with all the life of God!

2. Let the wisest mortals show
how we the grace receive;
feeble elements bestow
a power not theirs to give.
Who explains the wondrous way,
how through these the virtue came?
These the virtue did convey,
yet still remain the same.

3. How can spirits heavenward rise,
by earthly matter fed,
drink here with divine supplies
and eat immortal bread?
Ask the Father's wisdom how:
Christ who did the means ordain;
angels round our altars bow
to search it out, in vain.

4. Sure and real is the grace,
the manner be unknown;
only meet us in thy ways
and perfect us in one.
Let us taste the heavenly powers,
Lord, we ask for nothing more.
Thine to bless, 'tis only ours
to wonder and adore.

Friday, January 31, 2020

Upcoming Conferences (#1)

I want to keep everyone up-to-date on two opportunities that are coming up.  I will address the first meeting in this post, and I will address the second in a separate post.

On March 6-7, the Wesleyan Theological Society will be having their annual meeting.  This year it will be held at my alma mater, Nazarene Theological Seminary in Kansas City, MO.

The WTS originated as a commission of the Christian Holiness Partnership, but it seems to have long outlived the CHP.  -  From the WTS website we read this description:

     The Wesleyan Theological society (WTS) is a scholarly society that exists to encourage the 
     exchange of ideas among Wesleyan-Holiness theologians. We hold a yearly academic conference
     devoted to the topics of systematic theology, biblical studies, philosophy, missions, historical
     studies, and pastoral theology. In addition, the society publishes a scholarly journal twice a year,
     and stimulates scholarship among younger theologians, pastors, and inquiring laity who are
     invited to participate in the society’s meetings and activities and publish in the journal.

I have been a member of the WTS since the '80's, and I encourage other Wesleyan-Holiness pastors/theologians/scholars to consider membership.

However, the more particular reason that I want to draw your attention to this meeting is that there are related societies that fall under WTS's larger umbrella that will also be meeting in Kansas City on March 5, the day prior to the main meeting.  Specifically the Wesleyan Liturgical Society will be meeting. 

The WLS is a relatively new society.  I think this will be our fourth(?) meeting.  Up until this year, I have served on the oversight committee for the WLS.

During this year's meeting, I will be presenting and leading a discussion on World Wesleyan/Methodist Worship.  -  This topic flows from an assignment taken up by the Worship and Liturgy Committee of the World Methodist Council.  -  I have served on that Committee since 2016, when the Nazarene General Secretary appointed me to the WMC.

I was one of three people on the WMC Worship and Liturgy Committee tasked with producing a document, which the Committee will use to discuss the essentials or characteristics of Wesleyan/Methodist worship.  The hope is that the Committee will produce a document to give to the Council and through the Council to member denominations. 

My work has been based on my doctoral dissertation that focused on John Wesley's criteria for authentic Christian Worship.  (Versions of this work may be previewed using the links at the top of the sidebar.) -  I presented a version of this work at the recent meeting of the North American Academy of Liturgy in order to gain feedback from them.  I will be doing something similar at the upcoming WLS meeting.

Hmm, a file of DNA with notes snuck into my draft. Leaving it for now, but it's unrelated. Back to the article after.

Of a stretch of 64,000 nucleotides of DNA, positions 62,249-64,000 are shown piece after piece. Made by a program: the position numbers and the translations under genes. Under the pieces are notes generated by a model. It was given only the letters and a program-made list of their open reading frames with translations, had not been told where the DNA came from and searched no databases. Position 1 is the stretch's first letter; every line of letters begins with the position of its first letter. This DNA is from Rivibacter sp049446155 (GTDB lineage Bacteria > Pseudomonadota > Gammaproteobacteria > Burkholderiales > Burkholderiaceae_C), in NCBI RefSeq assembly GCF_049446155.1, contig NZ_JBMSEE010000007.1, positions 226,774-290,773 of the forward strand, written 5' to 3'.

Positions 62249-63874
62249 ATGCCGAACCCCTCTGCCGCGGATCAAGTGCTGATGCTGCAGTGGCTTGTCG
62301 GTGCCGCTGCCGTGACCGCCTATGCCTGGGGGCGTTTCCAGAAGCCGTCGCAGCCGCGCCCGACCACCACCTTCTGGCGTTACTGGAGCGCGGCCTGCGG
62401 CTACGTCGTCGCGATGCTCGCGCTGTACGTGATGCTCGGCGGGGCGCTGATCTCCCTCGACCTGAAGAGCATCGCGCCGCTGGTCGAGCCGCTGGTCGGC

So, if you have particular interest in Wesleyan/Methodist (or Anglican) worship, or if you have a background in the study of this topic, I would love to see you at the WLS meeting!  -  Information for registering for the meetings of the Wesleyan Theological Society, the Wesleyan Liturgical Society, and all of the other auxiliary societies can be found, here.

I hope to see you in Kansas City!  (And, if you are a member of the Wesleyan Anglican Society and are planning on being at WTS, let me know.  We may try to plan an opportunity to get together!)

Wednesday, January 22, 2020

Life Verse

If you are a preacher, and if you are using the Lectionary, you will notice that the Psalm for this coming Sunday is Psalm 27 (though that is not the case for the ACNA's Lectionary!).  This Psalm contains one of the two verses that I have seen as "life verses" for me*, and so, I wanted to share the verse with those who read this blog.  Perhaps you will resonate with you, as well.

Psalm 27:4

One thing I asked of the LORD,
that will I seek after:
to live in the house of the LORD
all the days of my life,
to behold the beauty of the LORD,
and to inquire in his temple.
* My other "life verse" is Jeremiah 6:16 (minus the last line).

Monday, January 13, 2020

Robert Webber Quote of the Week

the Robert E. Webber Quote of the Week

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Jan 13, 2020: The Historic Faith

Our ahistorical approach to Christianity has cut us off from the great heritage of thought that has grown up in the church and that has been passed down through the centuries. In the history of the church lies untold treasures of theological thought, devotional literature, and guidelines for nearly every issue that Christians face today. My interest is to help us recapture this history and to be so judged by it and challenged because of it that we will turn from our modernizations to the practice of the historic faith.

-Robert Webber, Common Roots: The Original Call to an Ancient-Future Faith (Grand Rapids, MI: Zondervan, 2009), 44.

Friday, January 10, 2020

Prayer Meeting!

As we have entered into a new year, has God been calling you to something new?